Enterprises in the Gisborne story Matawhero Wines
A local bookseller, Bill Irwin, with his son Denis, bought land and imported clones of Chardonnay and other varieties to begin growing grapes before establishing Matawhero Wines with its first vintage in 1975. The free-spirited Denis Irwin became an influential figure in New Zealand winemaking – first by quickly revealing his own talent to make stylish Chardonnays and Gewurztraminers that towered over the one-dimensional Muller Thurgau wines of the time, and second by becoming something of a guru to aspirant winemakers of similar disposition. Some of the most influential winemakers of the late twentieth century and into the twenty-first, such as Alan Limmer of Stonecroft, Alwyn Corban of Ngatarawa and Hatsch Kalberer of Fromm, were strongly influenced by Denis, as was Kim Salonius of Eskdale.
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According to Denis, his father ‘always had a hankering to get onto the land and so after many hours of driving round the flats, studying the water tables and getting the first book of Pullar’s maps’, he finally found the land he wanted in Riverpoint Road. ‘The property was probably well beyond his [physical] means in the sense that he was 55 when he took it on and it had about 80-odd acres. However, intellectually, the task was not beyond Bill Irwin. An avid reader, he settled down to finding out all he could about grape varieties suitable for the Gisborne environment. ‘He got to be a sort of textbook specialist of grapes in the country, recounts Denis. ‘Any book on grapes and wines at that stage that was going, he was into. So he was writing to all sorts of people. He was writing to Geisenheim [Grape Breeding Institute], to [its grape breeder] Helmut Becker. He was writing to Australia, and to the DSIR. Regular, deep and animated discussions about suitable vine varieties and viticultural practices also took place with the then Department of Agriculture’s horticultural advisory officer in Gisborne, Paul Cullen. The first vines were planted in Riverpoint Road in 1968 – 20 acres of Muller Thurgau with the contract to supply the grapes to Montana. Soon after, Chasselas and Riesling were added to the mix. By the early 1970s the cash flow from selling grapes was beginning to improve.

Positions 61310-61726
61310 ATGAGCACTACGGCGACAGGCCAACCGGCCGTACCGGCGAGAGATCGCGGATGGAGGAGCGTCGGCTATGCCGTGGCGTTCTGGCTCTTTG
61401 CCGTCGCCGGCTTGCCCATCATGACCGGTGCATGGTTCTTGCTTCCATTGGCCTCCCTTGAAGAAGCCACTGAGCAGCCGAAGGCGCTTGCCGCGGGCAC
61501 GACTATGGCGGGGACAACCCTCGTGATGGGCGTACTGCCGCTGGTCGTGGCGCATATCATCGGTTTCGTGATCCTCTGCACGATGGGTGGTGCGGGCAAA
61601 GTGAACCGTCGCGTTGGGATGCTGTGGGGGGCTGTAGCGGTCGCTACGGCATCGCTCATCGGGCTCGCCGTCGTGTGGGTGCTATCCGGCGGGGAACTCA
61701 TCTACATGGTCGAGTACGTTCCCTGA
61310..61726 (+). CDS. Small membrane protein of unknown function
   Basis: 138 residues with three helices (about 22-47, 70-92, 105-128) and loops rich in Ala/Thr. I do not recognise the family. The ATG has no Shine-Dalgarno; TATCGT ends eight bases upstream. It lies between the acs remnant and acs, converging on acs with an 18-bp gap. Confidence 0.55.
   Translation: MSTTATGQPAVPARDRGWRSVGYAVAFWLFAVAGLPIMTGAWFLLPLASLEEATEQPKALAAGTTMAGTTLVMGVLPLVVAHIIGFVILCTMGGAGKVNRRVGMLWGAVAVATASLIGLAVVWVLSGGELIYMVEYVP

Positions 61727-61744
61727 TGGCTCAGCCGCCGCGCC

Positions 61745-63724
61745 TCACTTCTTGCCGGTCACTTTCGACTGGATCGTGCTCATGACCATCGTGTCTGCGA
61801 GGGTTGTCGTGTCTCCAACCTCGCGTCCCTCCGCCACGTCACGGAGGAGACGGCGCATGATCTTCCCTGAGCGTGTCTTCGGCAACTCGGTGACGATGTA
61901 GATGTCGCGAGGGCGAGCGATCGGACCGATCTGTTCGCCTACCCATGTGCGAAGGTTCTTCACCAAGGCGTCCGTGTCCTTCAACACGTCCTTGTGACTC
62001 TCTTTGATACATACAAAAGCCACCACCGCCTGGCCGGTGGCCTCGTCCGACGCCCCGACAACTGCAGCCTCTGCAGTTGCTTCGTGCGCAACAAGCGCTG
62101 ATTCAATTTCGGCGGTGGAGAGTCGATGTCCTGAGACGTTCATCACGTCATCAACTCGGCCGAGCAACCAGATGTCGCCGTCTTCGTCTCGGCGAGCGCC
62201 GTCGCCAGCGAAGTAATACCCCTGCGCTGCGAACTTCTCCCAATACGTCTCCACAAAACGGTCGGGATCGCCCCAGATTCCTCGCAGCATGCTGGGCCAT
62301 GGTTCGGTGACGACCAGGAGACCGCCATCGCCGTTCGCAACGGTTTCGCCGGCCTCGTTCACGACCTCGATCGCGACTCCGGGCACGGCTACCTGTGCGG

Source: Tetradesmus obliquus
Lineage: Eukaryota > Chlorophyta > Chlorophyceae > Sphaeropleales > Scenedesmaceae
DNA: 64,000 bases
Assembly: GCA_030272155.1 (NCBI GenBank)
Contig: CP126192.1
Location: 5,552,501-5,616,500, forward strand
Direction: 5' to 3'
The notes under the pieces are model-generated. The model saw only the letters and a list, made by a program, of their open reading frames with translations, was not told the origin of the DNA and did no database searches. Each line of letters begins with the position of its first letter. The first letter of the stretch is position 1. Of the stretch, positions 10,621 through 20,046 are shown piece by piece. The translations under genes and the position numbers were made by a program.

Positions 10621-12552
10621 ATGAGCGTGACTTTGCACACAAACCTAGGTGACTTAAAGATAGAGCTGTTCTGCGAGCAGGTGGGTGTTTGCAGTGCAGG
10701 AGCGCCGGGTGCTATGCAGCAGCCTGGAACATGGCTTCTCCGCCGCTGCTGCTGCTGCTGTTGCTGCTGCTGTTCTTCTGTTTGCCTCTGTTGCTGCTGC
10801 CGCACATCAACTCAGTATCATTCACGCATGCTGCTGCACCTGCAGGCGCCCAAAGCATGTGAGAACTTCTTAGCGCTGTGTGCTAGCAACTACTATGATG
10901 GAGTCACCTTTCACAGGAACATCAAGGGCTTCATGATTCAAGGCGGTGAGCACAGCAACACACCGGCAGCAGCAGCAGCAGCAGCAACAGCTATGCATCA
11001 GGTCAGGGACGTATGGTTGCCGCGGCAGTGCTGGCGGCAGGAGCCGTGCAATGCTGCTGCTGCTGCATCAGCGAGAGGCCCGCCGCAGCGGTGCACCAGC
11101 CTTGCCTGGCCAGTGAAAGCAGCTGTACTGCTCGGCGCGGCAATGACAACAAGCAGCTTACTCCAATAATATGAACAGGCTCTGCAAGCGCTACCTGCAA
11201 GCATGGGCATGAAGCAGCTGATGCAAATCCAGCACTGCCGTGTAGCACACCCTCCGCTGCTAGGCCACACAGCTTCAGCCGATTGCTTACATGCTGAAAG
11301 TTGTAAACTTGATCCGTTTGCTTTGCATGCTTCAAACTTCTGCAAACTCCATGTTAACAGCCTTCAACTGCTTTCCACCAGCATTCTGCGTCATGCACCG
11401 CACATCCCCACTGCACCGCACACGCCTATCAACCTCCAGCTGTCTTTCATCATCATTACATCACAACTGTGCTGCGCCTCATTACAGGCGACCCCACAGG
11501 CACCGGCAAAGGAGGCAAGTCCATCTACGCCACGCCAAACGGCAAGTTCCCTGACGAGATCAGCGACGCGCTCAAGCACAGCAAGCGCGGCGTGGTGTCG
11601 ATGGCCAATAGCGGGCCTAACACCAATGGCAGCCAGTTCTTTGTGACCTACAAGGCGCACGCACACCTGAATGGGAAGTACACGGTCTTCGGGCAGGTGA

Meanwhile, in 1969 and 1970, before leaving on his OE, Denis worked for Mate Yukich at Montana’s Mangatangi vineyard. By 1971, he had managed to save enough to buy a one-way ticket to Cape Town. As the vintage approached, he hitch-hiked his way to Stellenbosch where he met Spatz Sperling who owned ‘a lovely little winery called Delheim and invited him for lunch. As they walked up towards the house Denis saw some young vines and
Denis Irwin’s Matawhero Gewurztraminers of the 1970s helped establish an international reputation for New Zealand wine. Strike Photography just automatically bent down to take off the laterals and wind the vine up the string. And he said, ‘What the hell are you doing? And I said, ‘I’m just teaching the vine how to grow! So of course he was quite impressed with that and he eventually got me a job.
It was here that Denis learned all about how to run a cellar, but probably more importantly, ‘this was the first time in my life that I’d actually tasted wine of any consequence’. He tasted many more styles during his next stop in the Rhine Valley, Germany, where he first worked in a small vineyard before being employed in the huge ZBW, a German co-operative that produces and sells Kaiserstuhl-Tuniberg wines.